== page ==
New Year Concert success belies Nazi past

New Year Concert success belies Nazi past
Conductor Zubin Mehta leads the Vienna Philharmonic for the fifth time. Photo: APA/HANS PUNZ
The Vienna Philharmonic New Year's Day concert was broadcast to over 90 countries around the world - but few know of its Nazi origins.
The Vienna Philharmonic on Thursday welcomed the new year with its traditional New Year's Concert in the Golden Hall of the Musikverein. On the podium this year was Zubin Mehta, a veteran of the classical music events.
For the fifth time the 78-year-old wielded the baton, making Strauss a cornerstone of the repertoire.
Also celebrating its 200th anniversary this year was the Technical University (TU), to which the "electro-magnetic" polka was dedicated.
As a special feature, soloist Shkelzen Doli from Albania led the orchestra into a four minute celebration of Albanian traditional music.  The Vienna City Ballet also performed.
The broadcast of the concert by Austrian State broadcaster (ORF) was seen in at least 90 countries around the world, including for the first time in the Bahamas.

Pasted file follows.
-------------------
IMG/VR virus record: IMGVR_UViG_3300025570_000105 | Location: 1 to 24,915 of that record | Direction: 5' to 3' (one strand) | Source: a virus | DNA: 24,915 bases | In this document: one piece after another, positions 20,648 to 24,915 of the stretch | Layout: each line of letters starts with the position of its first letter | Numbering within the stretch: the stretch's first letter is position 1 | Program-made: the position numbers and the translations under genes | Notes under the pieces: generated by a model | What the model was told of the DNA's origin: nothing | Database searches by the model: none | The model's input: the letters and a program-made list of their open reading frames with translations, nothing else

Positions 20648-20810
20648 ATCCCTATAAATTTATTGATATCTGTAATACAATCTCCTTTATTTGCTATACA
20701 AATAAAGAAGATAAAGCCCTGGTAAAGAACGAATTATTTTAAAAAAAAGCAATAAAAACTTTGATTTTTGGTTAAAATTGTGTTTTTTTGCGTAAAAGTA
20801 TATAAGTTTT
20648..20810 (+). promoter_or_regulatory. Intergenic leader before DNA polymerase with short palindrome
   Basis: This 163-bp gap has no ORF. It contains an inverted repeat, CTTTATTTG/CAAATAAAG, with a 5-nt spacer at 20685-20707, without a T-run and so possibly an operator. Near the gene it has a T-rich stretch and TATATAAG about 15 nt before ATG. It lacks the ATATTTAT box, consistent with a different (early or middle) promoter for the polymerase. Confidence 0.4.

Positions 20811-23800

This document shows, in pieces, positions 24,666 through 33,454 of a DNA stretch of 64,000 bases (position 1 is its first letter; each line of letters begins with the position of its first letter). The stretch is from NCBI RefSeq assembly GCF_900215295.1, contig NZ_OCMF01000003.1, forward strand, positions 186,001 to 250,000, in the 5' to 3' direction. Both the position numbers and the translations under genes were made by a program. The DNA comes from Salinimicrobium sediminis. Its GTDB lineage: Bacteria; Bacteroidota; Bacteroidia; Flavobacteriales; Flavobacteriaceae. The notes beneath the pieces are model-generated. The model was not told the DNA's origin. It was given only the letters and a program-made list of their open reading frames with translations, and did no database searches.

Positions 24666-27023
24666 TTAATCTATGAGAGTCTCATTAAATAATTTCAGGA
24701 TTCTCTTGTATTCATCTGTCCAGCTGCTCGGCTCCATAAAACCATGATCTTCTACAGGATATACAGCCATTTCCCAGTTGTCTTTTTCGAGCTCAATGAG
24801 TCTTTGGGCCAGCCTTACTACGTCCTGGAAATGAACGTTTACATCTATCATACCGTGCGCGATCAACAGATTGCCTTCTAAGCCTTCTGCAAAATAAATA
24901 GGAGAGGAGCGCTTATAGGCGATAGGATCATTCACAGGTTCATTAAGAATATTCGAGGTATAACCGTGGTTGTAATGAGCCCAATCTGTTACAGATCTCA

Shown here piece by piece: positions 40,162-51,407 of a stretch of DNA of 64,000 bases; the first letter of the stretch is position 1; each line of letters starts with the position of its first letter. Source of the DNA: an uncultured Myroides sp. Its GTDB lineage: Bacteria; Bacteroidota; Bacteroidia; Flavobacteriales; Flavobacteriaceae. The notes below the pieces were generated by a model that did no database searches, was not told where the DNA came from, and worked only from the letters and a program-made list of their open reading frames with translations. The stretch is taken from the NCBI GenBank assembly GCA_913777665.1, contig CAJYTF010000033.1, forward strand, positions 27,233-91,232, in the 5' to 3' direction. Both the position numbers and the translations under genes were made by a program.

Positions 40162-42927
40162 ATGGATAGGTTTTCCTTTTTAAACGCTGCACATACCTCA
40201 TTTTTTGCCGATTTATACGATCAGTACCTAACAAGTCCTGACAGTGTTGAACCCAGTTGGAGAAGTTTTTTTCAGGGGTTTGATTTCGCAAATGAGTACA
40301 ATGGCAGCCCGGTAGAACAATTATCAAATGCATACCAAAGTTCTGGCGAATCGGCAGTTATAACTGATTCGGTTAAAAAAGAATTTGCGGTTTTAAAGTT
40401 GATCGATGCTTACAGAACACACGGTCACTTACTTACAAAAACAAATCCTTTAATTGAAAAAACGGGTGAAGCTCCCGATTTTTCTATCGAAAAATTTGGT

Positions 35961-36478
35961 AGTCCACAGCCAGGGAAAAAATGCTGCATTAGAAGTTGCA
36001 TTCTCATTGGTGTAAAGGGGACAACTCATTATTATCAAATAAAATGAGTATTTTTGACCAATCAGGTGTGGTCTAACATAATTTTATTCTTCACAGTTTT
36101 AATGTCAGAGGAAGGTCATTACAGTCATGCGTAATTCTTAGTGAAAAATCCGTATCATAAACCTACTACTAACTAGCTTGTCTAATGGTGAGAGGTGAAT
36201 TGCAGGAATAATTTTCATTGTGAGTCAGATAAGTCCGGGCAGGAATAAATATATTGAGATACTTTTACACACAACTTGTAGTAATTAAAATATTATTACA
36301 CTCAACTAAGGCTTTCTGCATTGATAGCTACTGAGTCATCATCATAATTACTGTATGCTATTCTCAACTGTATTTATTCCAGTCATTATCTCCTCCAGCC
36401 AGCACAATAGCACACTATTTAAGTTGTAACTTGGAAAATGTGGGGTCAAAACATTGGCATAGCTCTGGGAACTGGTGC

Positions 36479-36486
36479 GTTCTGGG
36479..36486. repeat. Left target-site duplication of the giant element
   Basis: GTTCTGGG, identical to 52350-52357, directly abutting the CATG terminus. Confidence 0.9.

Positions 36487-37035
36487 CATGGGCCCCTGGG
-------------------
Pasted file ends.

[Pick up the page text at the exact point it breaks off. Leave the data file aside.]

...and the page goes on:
The New Year's Day concert tradition is not as old and revered as some may think.  It started in 1939 as part of the Winterhilfswerk, an annual fundraising drive devised by the Nazi party to buy fuel for the needy in the coldest months of the year.
The Nazi party's cultural rulers saw the concert as a unifying event that could be broadcast live across the Third Reich. It was moved to New Year's Day in 1941, and Strauss continued to feature despite his Jewish ancestry.
Nazi sympathies were to continue in the orchestra until the 1960s, when its leaders honoured a former Nazi who had been released from prison.
It wasn't until 2013 that the orchestra finally cut its last ties with Austria's dark past by revoking the honours it had conferred in the past to Nazi leaders.

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